Samstag, 12. März 2016 - 08:00 Uhr

Astronomie - Wie ein US Amateur Meteoriten Jäger einen Feuerball aufspürte


One of six meteorites recovered by a team of amateur meteorite hunters from a fireball that flew over Florida on Jan. 24.


When a fireball whizzed over Florida on Jan. 24, more than a hundred witnesses reported spotting the flare on the American Meteor Society’s website. Within a week, Mike Hankey, an amateur meteorite hunter based nearly a thousand miles away near Baltimore, was holding a muddy chunk of the space rock he found near a swamp.
“With A.M.S. we are connecting the sky to the ground,” Mr. Hankey, 43, said, referring to the fireball tracker he manages for the American Meteor Society, a nonprofit organization that monitors fireballs and meteor showers, when he’s not running a software development business. “People are seeing this object in the sky and then a few weeks later they are holding it in their hands.”
Since last October, citizen scientists like Mr. Hankey have uncovered fragments from at least three different fireball sightings using data collected and analyzed by the society. For his Florida hunt Mr. Hankey reconstructed the trajectory of the fireball from the eyewitness reports and then compared it with Doppler radar readings he received from a colleague at NASA. Doppler radar are normally used to measure rain clouds and weather patterns but on occasion they catch a meteor’s path through the sky. Using both tools, Mr. Hankey pinpointed where the fireball’s fragments could have fallen.
A map showing a fireball’s trajectory over Florida on Jan. 24 and a reading from Doppler weather radar. Credit American Meteor Society and Rob Matson
With the newly drawn treasure map, Mr. Hankey embarked on a 13-hour drive to Jacksonville, Fla., in search of a bounty billions of years old.
Once there he met with a few other amateur meteorite hunters and they began searching a large ranch near the map’s metaphorical “X,” but found nothing. On the second day they set their sights on some swamps near Osceola National Forest.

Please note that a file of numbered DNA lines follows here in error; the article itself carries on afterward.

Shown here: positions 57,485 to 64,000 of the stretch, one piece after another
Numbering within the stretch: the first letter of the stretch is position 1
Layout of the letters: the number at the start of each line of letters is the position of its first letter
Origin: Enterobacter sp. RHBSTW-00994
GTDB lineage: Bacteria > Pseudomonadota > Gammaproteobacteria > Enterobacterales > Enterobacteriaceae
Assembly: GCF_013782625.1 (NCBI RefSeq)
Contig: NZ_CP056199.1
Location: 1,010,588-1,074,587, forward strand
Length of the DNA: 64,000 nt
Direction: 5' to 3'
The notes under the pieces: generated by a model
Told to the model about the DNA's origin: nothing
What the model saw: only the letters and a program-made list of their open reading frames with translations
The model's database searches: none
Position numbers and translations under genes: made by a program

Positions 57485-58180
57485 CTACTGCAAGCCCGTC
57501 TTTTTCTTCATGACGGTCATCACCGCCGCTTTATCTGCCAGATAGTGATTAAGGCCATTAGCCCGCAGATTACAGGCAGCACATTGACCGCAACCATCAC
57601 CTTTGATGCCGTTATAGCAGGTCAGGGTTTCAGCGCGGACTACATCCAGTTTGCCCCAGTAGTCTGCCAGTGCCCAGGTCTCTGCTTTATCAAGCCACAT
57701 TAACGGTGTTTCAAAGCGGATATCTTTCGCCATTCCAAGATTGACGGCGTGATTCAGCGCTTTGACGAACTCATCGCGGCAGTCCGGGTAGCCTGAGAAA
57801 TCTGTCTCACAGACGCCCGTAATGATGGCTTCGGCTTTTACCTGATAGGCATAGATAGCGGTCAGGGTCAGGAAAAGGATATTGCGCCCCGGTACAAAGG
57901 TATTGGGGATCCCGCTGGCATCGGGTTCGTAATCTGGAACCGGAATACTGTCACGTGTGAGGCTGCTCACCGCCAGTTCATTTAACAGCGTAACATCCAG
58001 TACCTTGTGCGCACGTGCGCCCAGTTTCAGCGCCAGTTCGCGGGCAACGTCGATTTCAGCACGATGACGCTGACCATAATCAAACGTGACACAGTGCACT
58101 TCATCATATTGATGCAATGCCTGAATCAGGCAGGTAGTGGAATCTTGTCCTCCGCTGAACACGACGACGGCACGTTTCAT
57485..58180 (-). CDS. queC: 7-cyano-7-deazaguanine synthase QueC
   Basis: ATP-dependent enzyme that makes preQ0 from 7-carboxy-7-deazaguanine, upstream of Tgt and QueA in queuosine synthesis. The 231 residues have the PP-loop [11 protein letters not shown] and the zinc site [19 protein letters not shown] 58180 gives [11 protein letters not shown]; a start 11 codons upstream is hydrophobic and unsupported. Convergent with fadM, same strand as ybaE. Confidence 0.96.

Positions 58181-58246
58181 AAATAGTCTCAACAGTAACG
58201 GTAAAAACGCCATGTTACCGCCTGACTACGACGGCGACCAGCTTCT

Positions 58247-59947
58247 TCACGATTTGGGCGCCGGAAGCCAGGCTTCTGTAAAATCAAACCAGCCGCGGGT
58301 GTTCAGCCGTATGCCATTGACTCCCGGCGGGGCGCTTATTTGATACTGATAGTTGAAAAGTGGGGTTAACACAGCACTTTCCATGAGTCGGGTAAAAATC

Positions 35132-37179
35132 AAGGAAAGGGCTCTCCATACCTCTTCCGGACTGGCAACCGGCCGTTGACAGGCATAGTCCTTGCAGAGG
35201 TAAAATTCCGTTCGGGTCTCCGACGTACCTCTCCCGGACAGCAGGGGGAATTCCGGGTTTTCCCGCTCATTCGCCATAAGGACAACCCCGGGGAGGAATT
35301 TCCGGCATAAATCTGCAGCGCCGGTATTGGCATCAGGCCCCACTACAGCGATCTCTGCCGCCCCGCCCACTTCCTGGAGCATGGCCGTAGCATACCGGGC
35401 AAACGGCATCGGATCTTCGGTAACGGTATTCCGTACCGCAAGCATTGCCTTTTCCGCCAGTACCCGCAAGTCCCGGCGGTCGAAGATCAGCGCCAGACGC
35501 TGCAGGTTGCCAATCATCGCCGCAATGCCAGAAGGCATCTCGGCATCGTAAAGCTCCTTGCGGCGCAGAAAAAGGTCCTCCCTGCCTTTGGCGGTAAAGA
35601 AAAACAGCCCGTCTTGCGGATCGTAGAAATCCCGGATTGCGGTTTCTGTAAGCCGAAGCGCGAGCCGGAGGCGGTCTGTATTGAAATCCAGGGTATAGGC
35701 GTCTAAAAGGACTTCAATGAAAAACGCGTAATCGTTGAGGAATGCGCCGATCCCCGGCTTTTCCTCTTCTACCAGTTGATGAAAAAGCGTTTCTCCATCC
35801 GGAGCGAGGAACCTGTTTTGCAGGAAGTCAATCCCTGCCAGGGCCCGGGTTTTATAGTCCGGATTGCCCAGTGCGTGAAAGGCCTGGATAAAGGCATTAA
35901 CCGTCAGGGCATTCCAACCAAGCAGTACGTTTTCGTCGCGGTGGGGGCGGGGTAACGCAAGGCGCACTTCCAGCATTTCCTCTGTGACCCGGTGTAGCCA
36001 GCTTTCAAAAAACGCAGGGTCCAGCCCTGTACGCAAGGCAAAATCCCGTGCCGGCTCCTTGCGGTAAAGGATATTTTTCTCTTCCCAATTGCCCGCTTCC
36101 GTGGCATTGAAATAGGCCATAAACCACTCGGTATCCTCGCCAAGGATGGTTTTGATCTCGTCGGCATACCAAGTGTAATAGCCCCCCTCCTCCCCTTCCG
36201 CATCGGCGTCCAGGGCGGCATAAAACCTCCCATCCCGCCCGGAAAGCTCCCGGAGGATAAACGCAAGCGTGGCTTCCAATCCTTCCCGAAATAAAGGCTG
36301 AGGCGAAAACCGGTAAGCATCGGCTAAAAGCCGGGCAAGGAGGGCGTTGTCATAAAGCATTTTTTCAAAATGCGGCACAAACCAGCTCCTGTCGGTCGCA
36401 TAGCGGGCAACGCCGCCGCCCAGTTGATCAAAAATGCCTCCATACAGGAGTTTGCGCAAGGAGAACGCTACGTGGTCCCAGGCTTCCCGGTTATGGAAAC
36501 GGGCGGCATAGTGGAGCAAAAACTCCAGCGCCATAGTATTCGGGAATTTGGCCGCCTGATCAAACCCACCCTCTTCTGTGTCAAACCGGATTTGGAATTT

A heatmap showing eyewitness reports submitted to the American Meteor Society following the Jan. 24 fireball over Florida.
The team walked through muddy trails, but again found nothing. Then, as Mr. Hankey paused for a stretch, he spotted a glimmering black rock, about the size of a thumbnail, amid the dried out grass. The team scored its first meteorite.
“It’s a neat rush,” Mr. Hankey said. He had been on five hunts previously, but had not found one himself. “It’s been traveling for hundreds of millions of miles for billions of years and came down in this giant explosion, and I’m the first person to look at it and find it.”
Two hours later the hunters made their second find about a half a mile away, and the next day they found a few more.
They had hit the jackpot he recalled thinking. “There are meteorites everywhere around here.”
After several days he drove back home. Some of his colleagues stayed behind another week and unearthed their biggest treasure: an 840-gram fragment about the size of a tennis ball. In total the team found six meteorites.
Four of the six meteorites recovered by a group of citizen scientists. Credit Mike Hankey
The team mailed samples from the hunt to Alan Rubin, a geophysicist at U.C.L.A. who later confirmed their finds. Dr. Rubin said in an email that he suspected the meteorite they recovered experienced several intense collisions before breaking from its parent asteroid and plummeting to Earth. The team’s finds were only the sixth time that meteorite chunks were found in Florida, according to Mr. Hankey. It was also the first time that a team of meteorite hunters had recovered fragments in the state from a fireball that people had witnessed. Most of the previous meteorites found in the state had been dug up years after they fell.
Reached by phone in Pittsburgh last month, where he was conducting yet another hunt, Mr. Hankey said: “For me to find a meteorite from a fireball I tracked, and find it meters away from where I said it would be it’s supreme validation, to be like, ‘Wow, I connected all these dots.’”
Quelle: The New York Times

Tags: Astronomie